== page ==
More often than not, these specialised instances are strictly moderated. You have to apply for an account and these are only handed out to bona fide individuals and organisations, cutting out fakes, trolls, bots and spammers.

It is also limits how many accounts each instance carries. This works in favour of content quality over quantity. It is more likely that an instance admin will be able to successfully moderate a few hundred accounts, than thousands or tens of thousands.

You may argue that this encourages the creation of bubbles, but then you would be ignoring Mastodon’s federal nature. Federation allows all those nodes to interconnect, and they do. Cross-communication happens over the whole network, between specialised nodes of different natures, as well as between specialised and non-specialised nodes.

Even if you do not belong to a specialised instance, you will benefit. If you read on your feed a toot coming from, say, the EU’s official Mastodon instance, you can be sure that it is coming from a certified EU source and not some conspiracy-spewing troll. Likewise, if you read a toot coming from a social sciences instance, you will know it is from an expert sociologist and not from some jackass shooting their mouth off.

It is like the bits that Reddit got right: heavily moderated and strictly policed expert subreddits, like r/AskHistorians, r/astrophotography, or r/FixMyPrint elevate the quality of the whole and make the platform still worth visiting at worst, and an invaluable resource at best.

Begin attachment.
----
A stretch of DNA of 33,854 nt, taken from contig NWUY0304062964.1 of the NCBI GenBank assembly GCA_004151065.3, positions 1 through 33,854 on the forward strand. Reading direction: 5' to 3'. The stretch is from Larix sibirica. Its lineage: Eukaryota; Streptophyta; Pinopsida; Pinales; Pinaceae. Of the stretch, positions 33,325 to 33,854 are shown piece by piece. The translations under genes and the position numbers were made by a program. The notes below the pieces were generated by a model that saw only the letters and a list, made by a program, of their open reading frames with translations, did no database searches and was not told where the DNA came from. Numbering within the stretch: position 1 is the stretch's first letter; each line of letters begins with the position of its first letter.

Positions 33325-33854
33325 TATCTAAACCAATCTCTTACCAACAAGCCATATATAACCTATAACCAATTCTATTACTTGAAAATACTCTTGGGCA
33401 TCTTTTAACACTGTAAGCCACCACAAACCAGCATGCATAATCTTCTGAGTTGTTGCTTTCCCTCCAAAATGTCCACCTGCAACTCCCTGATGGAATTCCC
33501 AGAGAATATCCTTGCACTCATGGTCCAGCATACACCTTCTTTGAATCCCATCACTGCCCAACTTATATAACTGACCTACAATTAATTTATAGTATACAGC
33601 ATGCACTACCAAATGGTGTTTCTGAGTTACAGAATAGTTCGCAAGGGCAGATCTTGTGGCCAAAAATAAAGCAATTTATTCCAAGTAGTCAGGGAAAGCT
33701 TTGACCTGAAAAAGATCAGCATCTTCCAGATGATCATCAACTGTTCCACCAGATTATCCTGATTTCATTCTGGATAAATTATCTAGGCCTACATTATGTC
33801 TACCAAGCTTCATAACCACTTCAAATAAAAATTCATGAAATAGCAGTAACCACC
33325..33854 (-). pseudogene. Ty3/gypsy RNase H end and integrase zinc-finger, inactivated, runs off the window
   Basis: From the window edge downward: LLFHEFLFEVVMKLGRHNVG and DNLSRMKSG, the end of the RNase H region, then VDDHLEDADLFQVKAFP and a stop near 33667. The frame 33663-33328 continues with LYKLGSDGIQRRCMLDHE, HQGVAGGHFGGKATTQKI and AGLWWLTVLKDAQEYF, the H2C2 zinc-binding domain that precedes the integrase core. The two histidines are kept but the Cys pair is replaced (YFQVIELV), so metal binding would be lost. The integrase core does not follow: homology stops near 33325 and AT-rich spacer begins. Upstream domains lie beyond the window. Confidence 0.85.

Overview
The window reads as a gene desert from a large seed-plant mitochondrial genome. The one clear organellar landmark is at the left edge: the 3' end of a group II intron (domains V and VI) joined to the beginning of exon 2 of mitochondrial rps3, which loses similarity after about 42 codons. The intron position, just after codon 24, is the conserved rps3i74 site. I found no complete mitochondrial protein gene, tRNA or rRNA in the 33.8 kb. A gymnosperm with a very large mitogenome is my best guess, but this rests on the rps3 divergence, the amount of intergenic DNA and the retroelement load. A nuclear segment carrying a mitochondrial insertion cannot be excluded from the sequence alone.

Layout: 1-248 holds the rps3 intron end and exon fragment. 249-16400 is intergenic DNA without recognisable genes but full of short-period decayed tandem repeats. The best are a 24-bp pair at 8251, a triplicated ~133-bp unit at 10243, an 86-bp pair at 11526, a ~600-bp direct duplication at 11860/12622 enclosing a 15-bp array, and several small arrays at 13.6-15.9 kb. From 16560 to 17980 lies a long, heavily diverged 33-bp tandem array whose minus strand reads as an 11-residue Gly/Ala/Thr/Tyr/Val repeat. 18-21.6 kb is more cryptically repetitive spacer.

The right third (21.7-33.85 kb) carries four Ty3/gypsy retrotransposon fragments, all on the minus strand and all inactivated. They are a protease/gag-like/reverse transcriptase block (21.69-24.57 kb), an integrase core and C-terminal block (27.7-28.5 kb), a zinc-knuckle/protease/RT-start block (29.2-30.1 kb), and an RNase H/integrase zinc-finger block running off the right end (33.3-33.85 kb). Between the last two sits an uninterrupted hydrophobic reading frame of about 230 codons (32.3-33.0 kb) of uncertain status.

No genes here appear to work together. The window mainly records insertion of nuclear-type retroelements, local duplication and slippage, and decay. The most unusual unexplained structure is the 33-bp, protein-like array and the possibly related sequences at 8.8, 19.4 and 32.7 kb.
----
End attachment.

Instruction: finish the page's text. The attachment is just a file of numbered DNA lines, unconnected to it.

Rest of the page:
Also, as a user, you can filter a bunch of crap from whole swathes of users just be silencing in one fell swoop a theme-based instances you are not interested in. Are we back in bubble-refuge territory again? Maybe. But would you sit all day in a public space while some dude yelled into your ear about crypto? Didn’t think so.

Mastodon’s underlying infrastructure and how it is being used is currently helping not only serve as a sane place to migrate, but offers a higher level of discourse and more civility than what we are used to on Twitter.

That said, the Eternal September of online services is a powerful thing and could very well scupper the whole thing. Let’s hope not.


There are more advantages, of course, but I am not going to go into matters of interoperability with other federated services. That, in itself, would require a whole a book, let alone a blog post.

But I will say this: as users gradually get their heads around the concept of the Fediverse, they will appreciate being able to interact, viewing, liking and commenting on videos and live streams from PeerTube, pictures from PixelFed, audio recordings and streams from FunkWhale, and whatever other services the Fediverse has in store for us. they will wonder how this was not a thing before, how come the old constraining, alienating and closed alternatives could’ve become so popular without it.

Rose-tinted glasses, you say? Maybe. Nevertheless, the future of social (and socially and ethically responsible) media, could do worse than making its way in the Fediverse.